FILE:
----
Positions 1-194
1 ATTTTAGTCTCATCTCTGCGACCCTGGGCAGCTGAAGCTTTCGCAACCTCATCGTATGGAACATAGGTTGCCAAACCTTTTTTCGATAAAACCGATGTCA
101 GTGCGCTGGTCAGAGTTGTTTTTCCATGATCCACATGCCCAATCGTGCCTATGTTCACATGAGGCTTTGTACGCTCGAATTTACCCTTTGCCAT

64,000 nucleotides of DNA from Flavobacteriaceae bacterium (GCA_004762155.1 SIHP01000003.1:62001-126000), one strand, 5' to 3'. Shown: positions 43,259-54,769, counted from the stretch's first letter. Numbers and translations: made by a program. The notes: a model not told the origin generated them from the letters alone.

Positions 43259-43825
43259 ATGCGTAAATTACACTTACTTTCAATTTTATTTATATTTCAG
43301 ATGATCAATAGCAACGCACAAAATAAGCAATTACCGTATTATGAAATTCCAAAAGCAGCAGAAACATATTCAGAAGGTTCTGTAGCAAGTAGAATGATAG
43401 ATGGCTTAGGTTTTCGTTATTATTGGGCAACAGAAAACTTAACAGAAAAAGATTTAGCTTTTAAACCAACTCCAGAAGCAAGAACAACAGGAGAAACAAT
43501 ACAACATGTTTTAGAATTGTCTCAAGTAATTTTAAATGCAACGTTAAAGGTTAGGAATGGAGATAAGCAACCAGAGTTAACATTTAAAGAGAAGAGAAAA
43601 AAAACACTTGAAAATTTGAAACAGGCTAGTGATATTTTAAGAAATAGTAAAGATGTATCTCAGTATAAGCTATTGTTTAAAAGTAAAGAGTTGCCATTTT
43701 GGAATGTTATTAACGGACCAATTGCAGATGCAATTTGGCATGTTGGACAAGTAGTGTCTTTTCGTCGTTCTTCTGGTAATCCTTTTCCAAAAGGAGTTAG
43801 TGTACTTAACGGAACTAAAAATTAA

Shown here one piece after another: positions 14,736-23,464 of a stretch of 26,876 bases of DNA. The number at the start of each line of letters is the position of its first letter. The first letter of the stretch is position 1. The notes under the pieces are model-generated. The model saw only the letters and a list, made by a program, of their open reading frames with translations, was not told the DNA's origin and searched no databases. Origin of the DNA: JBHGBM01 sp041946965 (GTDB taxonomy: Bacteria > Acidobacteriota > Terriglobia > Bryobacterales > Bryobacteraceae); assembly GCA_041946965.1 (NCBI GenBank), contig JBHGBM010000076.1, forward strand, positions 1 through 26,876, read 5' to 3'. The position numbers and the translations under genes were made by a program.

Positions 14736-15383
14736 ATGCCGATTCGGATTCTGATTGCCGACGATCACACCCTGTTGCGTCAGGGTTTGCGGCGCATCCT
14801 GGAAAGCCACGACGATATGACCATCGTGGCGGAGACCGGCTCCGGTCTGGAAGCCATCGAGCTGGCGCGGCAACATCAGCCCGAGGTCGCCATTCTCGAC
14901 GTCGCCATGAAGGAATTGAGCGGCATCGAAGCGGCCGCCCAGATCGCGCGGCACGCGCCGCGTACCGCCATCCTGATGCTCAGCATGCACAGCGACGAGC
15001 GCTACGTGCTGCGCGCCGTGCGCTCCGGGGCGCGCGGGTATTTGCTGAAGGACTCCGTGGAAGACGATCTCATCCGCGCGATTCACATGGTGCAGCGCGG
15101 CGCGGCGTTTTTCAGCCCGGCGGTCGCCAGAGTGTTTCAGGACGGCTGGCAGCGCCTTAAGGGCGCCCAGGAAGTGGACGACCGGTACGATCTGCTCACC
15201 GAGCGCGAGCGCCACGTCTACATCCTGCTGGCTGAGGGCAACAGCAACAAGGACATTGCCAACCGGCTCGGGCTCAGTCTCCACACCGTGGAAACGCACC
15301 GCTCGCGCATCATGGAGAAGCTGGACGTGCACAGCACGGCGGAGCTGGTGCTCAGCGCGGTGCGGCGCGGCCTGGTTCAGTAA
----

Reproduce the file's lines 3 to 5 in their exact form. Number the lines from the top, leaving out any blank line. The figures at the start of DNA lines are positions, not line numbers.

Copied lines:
101 GTGCGCTGGTCAGAGTTGTTTTTCCATGATCCACATGCCCAATCGTGCCTATGTTCACATGAGGCTTTGTACGCTCGAATTTACCCTTTGCCAT

64,000 nucleotides of DNA from Flavobacteriaceae bacterium (GCA_004762155.1 SIHP01000003.1:62001-126000), one strand, 5' to 3'. Shown: positions 43,259-54,769, counted from the stretch's first letter. Numbers and translations: made by a program. The notes: a model not told the origin generated them from the letters alone.

Positions 43259-43825